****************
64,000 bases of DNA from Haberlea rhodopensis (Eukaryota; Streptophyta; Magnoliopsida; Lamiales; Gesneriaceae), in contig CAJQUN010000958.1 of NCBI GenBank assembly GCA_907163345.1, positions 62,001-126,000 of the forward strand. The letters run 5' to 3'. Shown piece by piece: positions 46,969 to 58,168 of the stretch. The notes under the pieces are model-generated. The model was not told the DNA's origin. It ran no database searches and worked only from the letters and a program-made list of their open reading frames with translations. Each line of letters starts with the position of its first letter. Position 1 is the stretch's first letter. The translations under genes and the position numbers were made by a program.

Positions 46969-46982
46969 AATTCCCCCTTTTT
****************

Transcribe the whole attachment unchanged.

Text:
64,000 bases of DNA from Haberlea rhodopensis (Eukaryota; Streptophyta; Magnoliopsida; Lamiales; Gesneriaceae), in contig CAJQUN010000958.1 of NCBI GenBank assembly GCA_907163345.1, positions 62,001-126,000 of the forward strand. The letters run 5' to 3'. Shown piece by piece: positions 46,969 to 58,168 of the stretch. The notes under the pieces are model-generated. The model was not told the DNA's origin. It ran no database searches and worked only from the letters and a program-made list of their open reading frames with translations. Each line of letters starts with the position of its first letter. Position 1 is the stretch's first letter. The translations under genes and the position numbers were made by a program.

Positions 46969-46982
46969 AATTCCCCCTTTTT